I was going to write “Deal Of The Century,” but that sounds cliché, and it’s a bit of an exaggeration.
But “Deal Of The Year” is actually quite the understatement.
Over the long weekend, I got one of the best real estate deals I’ve seen in recent memory; at least 2-3 years, and it totally warranted both my client and I working through a long weekend when all the other buyers and agents were on the docks of their cottages.
This story is one for the ages…
I don’t list properties in Niagara Falls.
I don’t list properties in Burlington.
I don’t really list properties outside the central core, since I don’t live, or work, in those areas.
The market bears and those frustrated with rising real estate prices, and rising transaction costs, love to say things like, “Houses will sell themselves in this market,” and insinuate that anybody can be substituted for Listing Agent A, B, or C.
But the following story will show you just how untrue that is.
You see, I don’t know Niagara Falls or Burlington.
I know where they are, and I could probably run a search on MLS and get a general idea of what a given property is worth.
But is that what a seller wants their agent to do in this red hot market?
Price aside, I don’t know the pockets. I don’t know the schools. I don’t know the people, the demographic, the job market, the infrastructure, or the industries that keep the areas alive.
I don’t know the market – in terms of how properties are bought and sold.
And thus, if somebody said, “Hey David, I have a house in Burlington I want to sell,” I would be honest, and tell them, “That’s great, but I work in Toronto.”
I’d be doing them a disservice if I listed their home, knowing absolutely nothing about the area, the market in which those properties are sold.
I have a client who has been in the market since this past February. Her experiences have been noted in at least one or two blog posts in 2016, and we’ve been heart-broken a couple of times this year.
It’s only only fitting, of course, that she’s the subject of a post called “Deal of the Year,” since she really, truly got a steal in a market where there are no deals, let alone steals.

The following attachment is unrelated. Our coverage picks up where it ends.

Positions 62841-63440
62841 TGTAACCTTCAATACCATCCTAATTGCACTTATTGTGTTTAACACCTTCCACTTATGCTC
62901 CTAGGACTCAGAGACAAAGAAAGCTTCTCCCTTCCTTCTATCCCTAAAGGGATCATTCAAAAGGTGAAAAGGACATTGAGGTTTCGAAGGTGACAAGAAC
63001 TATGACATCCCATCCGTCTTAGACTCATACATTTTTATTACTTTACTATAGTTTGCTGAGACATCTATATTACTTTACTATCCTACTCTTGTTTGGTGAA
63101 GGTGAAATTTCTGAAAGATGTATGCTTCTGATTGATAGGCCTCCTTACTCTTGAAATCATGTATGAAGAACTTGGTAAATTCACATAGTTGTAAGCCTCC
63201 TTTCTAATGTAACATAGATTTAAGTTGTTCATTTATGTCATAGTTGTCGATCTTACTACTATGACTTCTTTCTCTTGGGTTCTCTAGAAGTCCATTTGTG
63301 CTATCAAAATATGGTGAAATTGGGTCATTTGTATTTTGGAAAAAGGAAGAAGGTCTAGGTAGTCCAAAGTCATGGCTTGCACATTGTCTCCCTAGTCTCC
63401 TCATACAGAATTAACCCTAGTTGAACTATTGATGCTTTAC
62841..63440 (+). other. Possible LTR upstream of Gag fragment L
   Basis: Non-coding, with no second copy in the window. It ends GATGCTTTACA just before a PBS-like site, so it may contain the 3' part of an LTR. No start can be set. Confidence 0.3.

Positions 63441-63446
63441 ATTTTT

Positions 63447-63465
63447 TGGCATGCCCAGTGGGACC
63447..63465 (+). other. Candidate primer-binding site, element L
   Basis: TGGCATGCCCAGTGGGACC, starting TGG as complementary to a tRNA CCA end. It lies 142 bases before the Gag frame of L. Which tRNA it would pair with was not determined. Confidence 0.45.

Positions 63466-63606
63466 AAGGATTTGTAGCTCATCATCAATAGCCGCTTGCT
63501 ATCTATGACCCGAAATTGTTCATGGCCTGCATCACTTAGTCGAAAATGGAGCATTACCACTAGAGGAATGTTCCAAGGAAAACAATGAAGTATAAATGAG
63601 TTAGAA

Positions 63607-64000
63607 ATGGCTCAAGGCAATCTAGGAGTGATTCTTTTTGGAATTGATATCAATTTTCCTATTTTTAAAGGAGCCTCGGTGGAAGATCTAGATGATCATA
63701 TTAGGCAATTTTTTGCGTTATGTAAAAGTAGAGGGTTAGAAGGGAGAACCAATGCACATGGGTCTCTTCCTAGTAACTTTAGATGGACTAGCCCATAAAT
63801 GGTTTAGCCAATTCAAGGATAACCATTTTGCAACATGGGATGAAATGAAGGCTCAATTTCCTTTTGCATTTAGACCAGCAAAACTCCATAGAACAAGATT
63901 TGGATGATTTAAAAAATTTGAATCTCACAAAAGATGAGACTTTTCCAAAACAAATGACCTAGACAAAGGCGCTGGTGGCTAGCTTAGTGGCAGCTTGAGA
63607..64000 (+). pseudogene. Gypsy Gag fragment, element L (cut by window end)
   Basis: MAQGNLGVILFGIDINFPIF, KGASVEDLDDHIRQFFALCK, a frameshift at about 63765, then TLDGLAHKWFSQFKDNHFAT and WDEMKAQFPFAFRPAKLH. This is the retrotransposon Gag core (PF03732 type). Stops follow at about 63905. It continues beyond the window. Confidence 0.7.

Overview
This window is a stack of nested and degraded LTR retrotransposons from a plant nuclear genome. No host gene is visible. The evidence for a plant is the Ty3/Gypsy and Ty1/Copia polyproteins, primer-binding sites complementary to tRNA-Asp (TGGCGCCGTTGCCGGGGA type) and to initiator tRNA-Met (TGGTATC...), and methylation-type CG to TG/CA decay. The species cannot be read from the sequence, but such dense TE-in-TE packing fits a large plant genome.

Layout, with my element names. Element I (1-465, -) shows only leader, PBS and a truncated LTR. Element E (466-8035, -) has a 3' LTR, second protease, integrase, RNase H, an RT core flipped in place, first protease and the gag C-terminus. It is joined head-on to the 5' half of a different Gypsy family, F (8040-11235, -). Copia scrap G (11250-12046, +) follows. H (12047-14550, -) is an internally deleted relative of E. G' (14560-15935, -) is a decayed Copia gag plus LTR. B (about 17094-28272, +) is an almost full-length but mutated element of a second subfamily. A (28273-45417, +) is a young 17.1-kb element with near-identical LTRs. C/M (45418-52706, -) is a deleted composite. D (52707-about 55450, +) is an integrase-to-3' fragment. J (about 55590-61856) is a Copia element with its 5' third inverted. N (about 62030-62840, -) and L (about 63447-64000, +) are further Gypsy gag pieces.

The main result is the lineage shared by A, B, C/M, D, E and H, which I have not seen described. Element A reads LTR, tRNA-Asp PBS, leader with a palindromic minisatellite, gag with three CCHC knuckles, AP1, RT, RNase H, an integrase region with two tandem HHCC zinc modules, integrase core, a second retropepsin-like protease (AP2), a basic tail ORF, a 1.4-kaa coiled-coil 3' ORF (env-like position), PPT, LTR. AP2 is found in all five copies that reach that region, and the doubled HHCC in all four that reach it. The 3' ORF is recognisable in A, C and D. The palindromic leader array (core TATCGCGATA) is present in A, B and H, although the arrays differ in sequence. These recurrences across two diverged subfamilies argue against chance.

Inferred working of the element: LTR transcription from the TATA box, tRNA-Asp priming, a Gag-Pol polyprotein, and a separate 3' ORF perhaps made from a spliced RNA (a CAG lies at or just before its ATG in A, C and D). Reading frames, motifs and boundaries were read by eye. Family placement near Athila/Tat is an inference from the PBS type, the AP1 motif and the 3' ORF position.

A property came up for sale two weeks ago in the west end, listed for $719,990, that was sort-of what my client was looking for, but not entirely.
She and I had focused on 2-bed, 2-bath semi-detached houses, under $750,000, or up to $800,000 if the lot was big, it had parking, finished basement, and the works. But this house offered a 3rd bedroom, which meant it had better long-term appreciation potential (not to mention more space!), was in a better neighbourhood, on a better street, and closer to TTC.
A 3-bed, 1-bath, semi-detached, with no parking, and an unfinished basement.
And it happened to be an estate sale, which I think often scares buyers away. People assume “estate sale” means “ugly old house formerly owned by ugly old person,” but not always, as this case would prove.
The comparable sales showed this was “worth” around $800,000, but as with every house in this crazy market, I figured it would sell for $820-$830K.
The listing came out on a Monday, but wasn’t taking offers until the following weekend, ie. not the Saturday five days from then, but rather twelve days from then.
That was really odd, as were many other things about the listing.
The agent, as you might have guessed from the lead-in, was from Niagara Falls, and I told my client, “You never know, he might mismanage this listing.”
Taking offers twelve days after the listing came out, in a market where offers are almost always 6-7 days after, was the first oddity. But when they began to pile up with increasing frequency, we started to think about getting a deal.
Offers were also being reviewed on a Saturday afternoon, which was really, really strange.
It was because the house was an estate sale, and the family needed to be together, which I understand and respect. But virtually every home listed in this pocket in the spring and summer markets had offers on a Mon/Tues/Wed/Thurs, so why buck the trend?
I went to view the house with my client, and it was in a lot better shape than we thought.
In fact, it was a lot less of that “old person who lives in a crappy old house,” and a lot more of that “old person who has nothing to do but maintain their house.”
I could tell from the tuck-pointing of the brick alone that this house was well-maintained. You could literally eat off that mortar.
The little things – like the downspout being extended fifteen feet from the foundation of the home, affixed to the deck, painted all the same colour to disguise it – showed that the owner took pride in keeping everything up to date, and undergoing preventative maintenance.
The footprint of the house was large, the bedrooms were all big, and the basement has about 6’2″ ceiling height, which meant it could be finished without having to pay for under-pinning.
Overall, we really liked it!
This was an opportunity to get into a better area, in a larger house, and not pay for somebody else’s finishes.
But would it stay under $800,000? That remained to be seen.
I emailed the listing agent that night to get a copy of the pre home inspection, and to my surprise, he emailed back and said, “Pre-home inspection? We don’t have anything like that.”